Esophageal cancer

You are here: 

Cancerous tumours of the esophagus

A cancerous tumour of the esophagus can destroy and invade normal tissue and spread, or metastasize, to other parts of the body. Cancerous tumours are also called malignant tumours. Esophageal cancer can occur anywhere along the esophagus. Cancers that start in the area where the esophagus joins the stomach (called the gastroesophageal, or GE, junction) often grow and spread like cancer of the esophagus, so they are treated like esophageal cancers.


Adenocarcinoma of the esophagus is the most common type of cancerous esophageal tumour. It usually develops in the lower third of the esophagus, often in an area containing Barrett’s esophagus. Barrett’s esophagus can be a precancerous condition. Advanced adenocarcinoma of the esophagus often grows into the GE junction. It can even grow into the upper part of the stomach.

Adenocarcinoma in the upper two-thirds of the esophagus is much less common than in the lower esophagus.

Squamous cell carcinoma

Squamous cell carcinoma (SCC) of the esophagus can occur anywhere along the esophagus, but it is most common in the middle and upper part. It usually occurs as one tumour, but sometimes more than one tumour develops.

Rare esophageal tumours

The following cancerous tumours of the esophagus are rare.

Gastrointestinal (GI) neuroendocrine tumour can start in the esophagus. Find out more about neuroendocrine tumours (NETs).

Small cell carcinoma is also called poorly differentiated neuroendocrine tumour. It is a fast-growing, or aggressive, form of esophageal cancer that tends to have a less favourable prognosis. Small cell carcinoma is usually treated with radiation and chemotherapy.

Leiomyosarcoma is a rare type of soft tissue sarcoma that develops in smooth muscle of the esophagus. It is often treated with surgery.

Adenoid cystic carcinoma is a slow-growing, or indolent, form of esophageal cancer. It usually occurs in women aged 40–60 years. Adenoid cystic carcinoma is usually treated with surgery and radiation therapy.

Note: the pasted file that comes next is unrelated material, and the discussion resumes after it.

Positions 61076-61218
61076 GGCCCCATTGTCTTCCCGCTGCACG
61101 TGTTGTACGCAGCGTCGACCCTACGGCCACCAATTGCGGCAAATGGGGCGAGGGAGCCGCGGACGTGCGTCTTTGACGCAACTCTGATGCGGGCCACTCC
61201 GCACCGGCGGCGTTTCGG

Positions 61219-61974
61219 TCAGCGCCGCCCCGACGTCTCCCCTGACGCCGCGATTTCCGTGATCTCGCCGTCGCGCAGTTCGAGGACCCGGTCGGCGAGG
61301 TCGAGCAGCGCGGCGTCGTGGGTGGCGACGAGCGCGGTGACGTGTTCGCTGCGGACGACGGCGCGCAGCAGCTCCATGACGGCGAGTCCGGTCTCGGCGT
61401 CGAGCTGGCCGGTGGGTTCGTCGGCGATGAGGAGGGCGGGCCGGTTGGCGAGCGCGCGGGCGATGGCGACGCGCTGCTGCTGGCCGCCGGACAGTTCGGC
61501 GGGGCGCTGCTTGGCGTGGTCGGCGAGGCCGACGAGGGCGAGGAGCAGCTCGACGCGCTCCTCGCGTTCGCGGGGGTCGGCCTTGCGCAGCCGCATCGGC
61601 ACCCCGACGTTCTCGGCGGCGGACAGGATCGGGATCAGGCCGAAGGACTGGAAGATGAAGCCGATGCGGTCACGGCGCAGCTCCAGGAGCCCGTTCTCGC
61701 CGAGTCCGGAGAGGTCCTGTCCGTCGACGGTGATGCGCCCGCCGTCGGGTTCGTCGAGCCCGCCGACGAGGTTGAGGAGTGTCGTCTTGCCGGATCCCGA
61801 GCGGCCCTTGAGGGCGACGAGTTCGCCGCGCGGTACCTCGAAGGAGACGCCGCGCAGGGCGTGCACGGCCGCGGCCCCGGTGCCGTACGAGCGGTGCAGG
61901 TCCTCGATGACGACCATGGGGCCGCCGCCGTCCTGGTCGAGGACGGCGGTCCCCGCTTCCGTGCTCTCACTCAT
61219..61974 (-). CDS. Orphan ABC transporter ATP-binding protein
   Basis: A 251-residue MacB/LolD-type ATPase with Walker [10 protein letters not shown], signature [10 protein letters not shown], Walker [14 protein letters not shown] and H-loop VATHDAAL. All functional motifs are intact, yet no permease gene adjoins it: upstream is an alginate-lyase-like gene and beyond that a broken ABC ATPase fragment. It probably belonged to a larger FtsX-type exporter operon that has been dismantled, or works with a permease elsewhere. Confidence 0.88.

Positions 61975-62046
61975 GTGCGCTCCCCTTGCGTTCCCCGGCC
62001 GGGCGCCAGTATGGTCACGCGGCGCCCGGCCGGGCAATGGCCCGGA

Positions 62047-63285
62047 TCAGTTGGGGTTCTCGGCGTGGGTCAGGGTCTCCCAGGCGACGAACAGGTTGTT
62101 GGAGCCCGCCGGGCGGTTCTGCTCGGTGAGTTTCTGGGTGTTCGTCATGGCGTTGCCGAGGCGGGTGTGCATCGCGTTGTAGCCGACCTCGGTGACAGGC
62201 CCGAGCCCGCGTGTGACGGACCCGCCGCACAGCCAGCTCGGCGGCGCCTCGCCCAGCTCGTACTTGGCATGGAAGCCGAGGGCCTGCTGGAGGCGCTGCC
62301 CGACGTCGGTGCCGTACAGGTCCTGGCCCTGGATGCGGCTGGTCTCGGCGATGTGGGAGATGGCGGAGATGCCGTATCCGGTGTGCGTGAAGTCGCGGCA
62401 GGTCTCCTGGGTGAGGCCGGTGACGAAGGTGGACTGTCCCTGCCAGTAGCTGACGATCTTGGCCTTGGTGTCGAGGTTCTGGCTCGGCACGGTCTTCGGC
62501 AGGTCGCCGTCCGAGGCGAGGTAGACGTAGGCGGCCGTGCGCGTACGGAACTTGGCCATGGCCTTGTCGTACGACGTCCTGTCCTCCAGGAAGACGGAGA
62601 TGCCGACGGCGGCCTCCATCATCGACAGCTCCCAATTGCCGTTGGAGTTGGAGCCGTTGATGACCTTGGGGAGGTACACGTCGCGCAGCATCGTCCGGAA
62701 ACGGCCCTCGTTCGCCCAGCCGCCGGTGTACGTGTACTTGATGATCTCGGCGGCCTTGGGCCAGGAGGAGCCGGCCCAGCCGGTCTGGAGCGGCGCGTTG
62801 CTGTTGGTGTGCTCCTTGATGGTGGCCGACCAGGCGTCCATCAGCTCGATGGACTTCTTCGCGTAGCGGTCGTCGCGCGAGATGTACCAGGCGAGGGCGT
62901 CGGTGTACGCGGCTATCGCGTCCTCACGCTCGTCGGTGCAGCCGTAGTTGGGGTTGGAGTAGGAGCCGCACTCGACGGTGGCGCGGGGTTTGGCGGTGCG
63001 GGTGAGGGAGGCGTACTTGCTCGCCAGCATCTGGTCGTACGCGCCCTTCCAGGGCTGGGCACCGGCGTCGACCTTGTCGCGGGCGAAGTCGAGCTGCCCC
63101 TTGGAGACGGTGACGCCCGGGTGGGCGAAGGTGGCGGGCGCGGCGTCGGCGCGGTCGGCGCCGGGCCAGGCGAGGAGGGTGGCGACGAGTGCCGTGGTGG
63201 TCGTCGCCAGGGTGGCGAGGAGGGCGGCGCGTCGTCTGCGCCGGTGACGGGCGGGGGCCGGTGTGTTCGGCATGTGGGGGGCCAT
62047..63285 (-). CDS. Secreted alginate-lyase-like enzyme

Mixed squamous cell and adenocarcinoma tumours occur mostly in men over the age of 60 years. They have a less favourable prognosis and are usually treated with surgery.

Gastrointestinal stromal tumours (GISTs) start in specialized cells of the gastrointestinal (GI) tract. Find out more about gastrointestinal stromal tumours (GISTs).

Mucosal lentiginous melanoma is a rare type of melanoma that occurs in the mucous tissue that lines the respiratory, gastrointestinal, reproductive and urinary systems. Melanoma is a type of cancer that starts in melanocytes. Melanocytes are cells that make melanin, which is the pigment that gives your skin and eyes their colour. Find out more about melanoma.

Kaposi sarcoma (KS) is a type of soft tissue sarcoma that starts in cells that line lymph or blood vessels. Find out more about Kaposi sarcoma.


Eleanor Rudd We realize that our efforts cannot even be compared to what women face when they hear the words ... ‘you have cancer.’

Read more

How can you stop cancer before it starts?

It's My Life! icon

Discover how 16 factors affect your cancer risk and how you can take action with our interactive tool – It’s My Life! Presented in partnership with Desjardins.

Learn more